Jim Beam recently gave us the opportunity to make a Bold Choice, and with your help, we selected a mission to dive the Great Barrier Reef. It was an amazing, fantastic, extra-superlative experience that’s hard to put into words. Here’s my attempt to some up this once-in-a-lifetime slice of awesomeness.

When Captain Cook first smashed his ship on the Great Barrier Reef in the 1700s, he probably didn’t realize that he was hitting an underwater structure the size of California. I mean this is the largest thing ever created by living beings on this planet. It’s over 130,000 sq. miles of non-stop life blooming in every direction.

The whole thing is just one big submarine playground of fractal aliveness. Soft coral, hard coral, schools of neon fish, stingers, sea turtles, giant clams, sea snakes, sharks… the Great Barrier Reef is like the largest, most elaborate/expensive fish tank you’ve ever seen. And you can see the thing from outer space, man.

During my SCUBA and snorkel dives, it’s like everywhere you turn there’s some sort of otherworldly creature occupying the same space as you. You’ll see fish that resemble small dogs. There are spectacular tree branches of purple coral and underwater formations that look like tiny human brains. You’ll see jumbo versions of cellular structures like mitochondria the size of your kitchen table, ribosomes bigger than a Smart Car or a person-sized Golgi Apparatus just chillin’ out. It’s really a trip.

So reefs have been around for 100s of millions of years, but the Great Barrier Reef is only about 500,000 years old. The dive guides claimed that the Great Barrier Reef is responsible for producing 25 percent of the world’s oxygen. I’m not sure where that figure comes from, but when you see the saturation of life that exists just a few feet below the surface, you’ll believe just about any stat they throw at you. I mean, just look at this stuff:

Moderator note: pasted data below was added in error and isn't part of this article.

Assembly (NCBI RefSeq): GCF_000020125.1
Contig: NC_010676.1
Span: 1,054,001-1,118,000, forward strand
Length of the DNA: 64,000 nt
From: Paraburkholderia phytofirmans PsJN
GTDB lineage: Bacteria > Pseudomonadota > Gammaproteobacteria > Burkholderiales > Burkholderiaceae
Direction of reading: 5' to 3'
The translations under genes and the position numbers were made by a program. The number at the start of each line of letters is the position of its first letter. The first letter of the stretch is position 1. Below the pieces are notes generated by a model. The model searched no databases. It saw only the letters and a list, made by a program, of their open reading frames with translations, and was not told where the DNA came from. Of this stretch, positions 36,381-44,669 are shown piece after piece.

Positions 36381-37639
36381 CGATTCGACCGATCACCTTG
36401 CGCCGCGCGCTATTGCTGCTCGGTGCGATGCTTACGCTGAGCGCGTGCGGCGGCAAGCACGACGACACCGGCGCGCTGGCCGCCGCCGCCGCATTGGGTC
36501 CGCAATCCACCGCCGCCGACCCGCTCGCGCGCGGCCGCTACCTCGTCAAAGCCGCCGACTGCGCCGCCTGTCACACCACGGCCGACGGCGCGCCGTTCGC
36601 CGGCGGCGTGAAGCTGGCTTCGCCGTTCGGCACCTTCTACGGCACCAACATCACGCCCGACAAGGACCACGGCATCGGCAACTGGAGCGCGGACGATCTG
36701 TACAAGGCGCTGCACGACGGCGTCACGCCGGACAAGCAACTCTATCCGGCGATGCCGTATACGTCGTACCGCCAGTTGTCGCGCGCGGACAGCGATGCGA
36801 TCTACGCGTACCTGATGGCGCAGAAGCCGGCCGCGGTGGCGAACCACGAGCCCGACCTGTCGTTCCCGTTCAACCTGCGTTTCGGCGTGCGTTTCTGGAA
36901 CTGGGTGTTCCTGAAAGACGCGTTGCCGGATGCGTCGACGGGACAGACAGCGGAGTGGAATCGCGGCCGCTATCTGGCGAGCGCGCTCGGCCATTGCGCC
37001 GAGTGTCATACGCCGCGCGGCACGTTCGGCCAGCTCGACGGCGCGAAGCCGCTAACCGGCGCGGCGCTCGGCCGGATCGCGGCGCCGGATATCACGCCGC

The Great Barrier Reef is a system of about 3,000 distinct reefs that hugs the northeast coast of Australia. We used Port Douglas, which is about an hour north of Cairns, as our base of operations for the dive trips. We took a trip on the Calypso tour which was not-overbooked and included three great dive spots full of colorful coral. We also took a trip on Aristocat, which was borderline-overbooked, but still amazing. I saw more sea life at the Agincourt reef spots we visited with Aristocrat, but the coral visibility was better with Calypso.

This spot is truly one of the great wonders of the world. If you have the opportunity to visit the Great Barrier Reef in person, I highly recommend it. I chatted up a sea captain who had last visited the Great Barrier Reef in 1986, and he said that the reef you see today is nothing compared to the scenes you could witness back in the day. I tend to believe him. I’m not sure what’s going to happen once the source of 25 percent of the world’s oxygen population becomes endangered, but either way, go visit the Great Barrier Reef while you still can. If you take a long time to schedule your trip out here, it might not look the same when you arrive.

Anyone who I’ve talked to who’s been to Australia has sold me hard on the idea that it’s an amazing place. I was able to visit Melbourne, Sydney and Queensland in the north during my trip, and I was impressed with everything. The cities are fun, the women are gorgeous, the beer is tasty and everything just appears brighter, bigger and more vibrant.

When I was first approached about the Bold Choice opportunity, I was definitely excited, but I didn’t know what to expect. After experiencing my Bold Choice, I have to say that I feel more fired up about life and I have an extra layer of happy memories that I’m going to carry with me for awhile. I want to thank Jim Beam for making this great experience possible.

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